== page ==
Is Nutrition Education Really Failing?

July 17, 2007 | Written By:

by Jean Saunders, HSC School Wellness Director

The news wires buzzed last week after an AP review of research was published around the country in articles such as “Nutrition education efforts failing” in the Chicago Tribune.

The assertion that nutrition education is not effective was based on the review of 57 scientific studies of such education programs, four of which showed positive results or effectiveness in changing behavior.

“Any person looking at the published literature about these programs would have to conclude that they are generally not working,” said Dr. Tom Baranowski, a pediatrics professor who studies behavioral nutrition at Houston’s Baylor College of Medicine.

Baranowski’s research is directed toward understanding why children eat the foods they eat and engage in the physical activities they do. He is also working on designing and evaluating programs to help change these dietary and physical activity behaviors.

If a leading contributor to the field of pediatrics research asserts that the programs are not working, should we abandon the considerable efforts underway to provide nutrition education to school-aged children?

Before we do that, let’s see if we can learn something from other important aspects of Baranowski’s work.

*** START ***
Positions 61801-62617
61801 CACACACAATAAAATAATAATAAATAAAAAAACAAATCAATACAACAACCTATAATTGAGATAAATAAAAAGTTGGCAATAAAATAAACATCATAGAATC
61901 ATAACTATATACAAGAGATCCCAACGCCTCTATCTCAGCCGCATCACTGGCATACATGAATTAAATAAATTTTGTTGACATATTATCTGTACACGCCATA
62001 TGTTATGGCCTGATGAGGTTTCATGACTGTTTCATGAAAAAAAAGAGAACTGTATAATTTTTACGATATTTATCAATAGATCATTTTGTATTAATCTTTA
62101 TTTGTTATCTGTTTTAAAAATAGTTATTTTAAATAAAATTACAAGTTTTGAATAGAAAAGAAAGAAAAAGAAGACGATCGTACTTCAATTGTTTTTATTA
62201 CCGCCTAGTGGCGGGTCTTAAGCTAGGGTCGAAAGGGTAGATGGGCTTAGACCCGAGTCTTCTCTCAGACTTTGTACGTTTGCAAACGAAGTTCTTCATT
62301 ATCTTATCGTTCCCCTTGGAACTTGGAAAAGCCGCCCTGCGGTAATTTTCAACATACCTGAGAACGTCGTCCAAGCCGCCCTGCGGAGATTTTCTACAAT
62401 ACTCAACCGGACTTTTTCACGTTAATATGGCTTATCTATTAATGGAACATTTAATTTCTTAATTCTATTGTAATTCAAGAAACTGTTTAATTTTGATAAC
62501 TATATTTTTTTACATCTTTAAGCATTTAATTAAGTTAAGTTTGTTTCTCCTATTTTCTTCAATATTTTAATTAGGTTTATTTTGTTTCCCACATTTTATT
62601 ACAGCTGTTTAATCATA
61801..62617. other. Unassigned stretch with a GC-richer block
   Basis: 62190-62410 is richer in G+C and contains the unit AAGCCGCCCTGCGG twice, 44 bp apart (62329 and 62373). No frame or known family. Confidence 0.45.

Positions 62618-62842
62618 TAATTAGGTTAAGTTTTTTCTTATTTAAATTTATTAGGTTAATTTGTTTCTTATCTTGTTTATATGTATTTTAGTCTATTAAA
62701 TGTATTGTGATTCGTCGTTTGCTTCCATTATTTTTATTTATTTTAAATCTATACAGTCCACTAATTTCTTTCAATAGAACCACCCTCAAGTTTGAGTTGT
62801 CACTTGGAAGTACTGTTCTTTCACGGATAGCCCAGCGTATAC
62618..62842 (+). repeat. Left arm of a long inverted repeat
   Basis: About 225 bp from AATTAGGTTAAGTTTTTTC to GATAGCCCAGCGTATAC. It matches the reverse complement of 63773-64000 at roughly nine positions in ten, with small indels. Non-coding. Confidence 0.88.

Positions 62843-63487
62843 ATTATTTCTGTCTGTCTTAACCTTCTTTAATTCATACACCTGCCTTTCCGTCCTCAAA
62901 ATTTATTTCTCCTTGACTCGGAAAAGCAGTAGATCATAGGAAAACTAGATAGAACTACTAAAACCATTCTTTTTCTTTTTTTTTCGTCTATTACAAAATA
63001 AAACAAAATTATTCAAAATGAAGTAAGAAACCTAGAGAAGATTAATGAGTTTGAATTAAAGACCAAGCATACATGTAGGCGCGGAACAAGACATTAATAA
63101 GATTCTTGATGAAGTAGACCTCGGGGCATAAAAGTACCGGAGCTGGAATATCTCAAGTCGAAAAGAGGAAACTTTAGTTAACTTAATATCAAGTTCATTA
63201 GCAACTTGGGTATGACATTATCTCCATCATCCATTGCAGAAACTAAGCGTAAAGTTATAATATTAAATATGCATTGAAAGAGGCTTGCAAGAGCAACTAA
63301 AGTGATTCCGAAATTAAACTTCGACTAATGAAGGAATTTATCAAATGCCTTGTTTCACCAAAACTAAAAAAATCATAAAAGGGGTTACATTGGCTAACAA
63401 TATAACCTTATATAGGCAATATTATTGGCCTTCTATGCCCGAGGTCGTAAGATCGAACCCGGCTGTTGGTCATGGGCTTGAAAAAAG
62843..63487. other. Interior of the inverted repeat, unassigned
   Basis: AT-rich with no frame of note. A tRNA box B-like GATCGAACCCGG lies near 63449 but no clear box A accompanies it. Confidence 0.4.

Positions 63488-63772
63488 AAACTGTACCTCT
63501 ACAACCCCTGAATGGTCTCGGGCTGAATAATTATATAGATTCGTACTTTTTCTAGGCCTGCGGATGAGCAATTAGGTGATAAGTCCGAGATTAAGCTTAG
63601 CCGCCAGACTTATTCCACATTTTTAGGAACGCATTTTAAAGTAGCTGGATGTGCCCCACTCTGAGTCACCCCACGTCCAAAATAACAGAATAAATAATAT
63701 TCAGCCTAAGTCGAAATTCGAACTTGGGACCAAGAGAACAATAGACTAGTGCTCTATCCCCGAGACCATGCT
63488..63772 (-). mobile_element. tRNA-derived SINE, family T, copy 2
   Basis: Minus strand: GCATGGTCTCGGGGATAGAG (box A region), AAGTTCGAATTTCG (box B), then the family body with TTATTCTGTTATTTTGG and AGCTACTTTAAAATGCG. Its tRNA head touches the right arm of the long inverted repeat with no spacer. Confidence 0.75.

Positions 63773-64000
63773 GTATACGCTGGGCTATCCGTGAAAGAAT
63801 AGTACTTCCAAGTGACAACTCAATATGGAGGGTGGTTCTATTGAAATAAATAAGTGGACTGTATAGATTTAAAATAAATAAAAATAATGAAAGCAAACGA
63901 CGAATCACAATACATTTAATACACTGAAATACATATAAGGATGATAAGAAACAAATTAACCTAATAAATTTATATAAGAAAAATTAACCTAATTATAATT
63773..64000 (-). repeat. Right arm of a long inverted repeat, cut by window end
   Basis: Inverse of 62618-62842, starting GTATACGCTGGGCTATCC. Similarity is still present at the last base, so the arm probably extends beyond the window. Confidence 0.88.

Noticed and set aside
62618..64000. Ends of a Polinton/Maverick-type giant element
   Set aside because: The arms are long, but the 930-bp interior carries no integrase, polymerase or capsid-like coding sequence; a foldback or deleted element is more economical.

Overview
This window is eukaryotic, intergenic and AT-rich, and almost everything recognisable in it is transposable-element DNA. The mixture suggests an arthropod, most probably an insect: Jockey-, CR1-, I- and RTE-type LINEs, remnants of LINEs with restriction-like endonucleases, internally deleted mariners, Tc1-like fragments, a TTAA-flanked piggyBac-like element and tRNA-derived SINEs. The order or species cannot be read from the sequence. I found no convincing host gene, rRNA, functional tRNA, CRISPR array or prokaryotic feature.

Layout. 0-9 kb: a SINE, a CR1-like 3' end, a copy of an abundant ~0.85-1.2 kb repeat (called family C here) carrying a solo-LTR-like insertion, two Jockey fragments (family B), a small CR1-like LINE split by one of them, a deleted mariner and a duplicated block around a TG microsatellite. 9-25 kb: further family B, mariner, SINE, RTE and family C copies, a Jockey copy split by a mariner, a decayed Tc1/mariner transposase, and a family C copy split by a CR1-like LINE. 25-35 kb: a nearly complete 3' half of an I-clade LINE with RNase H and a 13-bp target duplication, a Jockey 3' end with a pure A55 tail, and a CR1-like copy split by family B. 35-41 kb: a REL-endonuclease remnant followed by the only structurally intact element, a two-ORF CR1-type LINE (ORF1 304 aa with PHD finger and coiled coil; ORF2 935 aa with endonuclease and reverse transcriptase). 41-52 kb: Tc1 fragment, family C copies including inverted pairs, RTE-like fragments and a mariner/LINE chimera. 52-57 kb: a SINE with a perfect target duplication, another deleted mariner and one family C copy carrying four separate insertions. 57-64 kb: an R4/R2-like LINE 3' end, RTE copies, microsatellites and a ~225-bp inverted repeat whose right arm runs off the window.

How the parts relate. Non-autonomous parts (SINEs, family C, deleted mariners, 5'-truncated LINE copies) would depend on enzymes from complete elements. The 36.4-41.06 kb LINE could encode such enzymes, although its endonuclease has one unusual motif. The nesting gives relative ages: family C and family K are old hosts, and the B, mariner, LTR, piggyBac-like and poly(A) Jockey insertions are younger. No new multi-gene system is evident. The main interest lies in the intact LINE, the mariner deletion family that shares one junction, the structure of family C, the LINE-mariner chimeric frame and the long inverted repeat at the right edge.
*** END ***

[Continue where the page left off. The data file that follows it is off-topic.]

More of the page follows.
In an effort to understand why programs to increase physical activity among children have varied levels of success, Dr. Baranowski has been examining the factors that come between the physical activity programs and the desired results.

He describes these factors as the moderating and mediating variables—the external factors that affect how well programs work. These include gender differences, for example, as well as family support and the availability of space or equipment for physical activity.  No matter how great an education program to increase physical activity is, it’s unlikely to yield long-term results if children don’t have time or space to be active outside of the program.

The results of these investigations have led Baranowski to develop a model showing how outside influences play a role in the success of program.  With this model, Baranowski has begun to design programs to change the mediating variables – that is, to change the outside influences as well as the education programs.

“It’s the changes in mediating variables that lead to behavior change,” Dr. Baranowski explains.

Like Dr. Baranowski, I would like to know about the “mediating variables” in those four nutrition education programs that were successful.

Why were those interventions successful? It’s likely that the “mediating variables” in the successful studies included the school food environment, opportunities for physical activity, and support from teachers and parents. With the right factors in place, nutrition education yields positive results.

The Tribune article includes the statement that few nutrition education programs hold “promise as weapons against childhood obesity.”

Dr. Baranowski’s work affirms that programs do not offer a simple answer or a silver bullet to reverse the disturbing growth in childhood obesity.

Offering nutrition education without changing the factors that affect children’s food choices – such as improved school food or the availability of fresh fruit as snacks – is unlikely to yield stellar results. When education is accompanied by appropriate changes in the environment, though, children are more likely to make healthy choices.

With an integrated approach that accounts for the factors surrounding education programs, we can make a real difference in children’s health behavior

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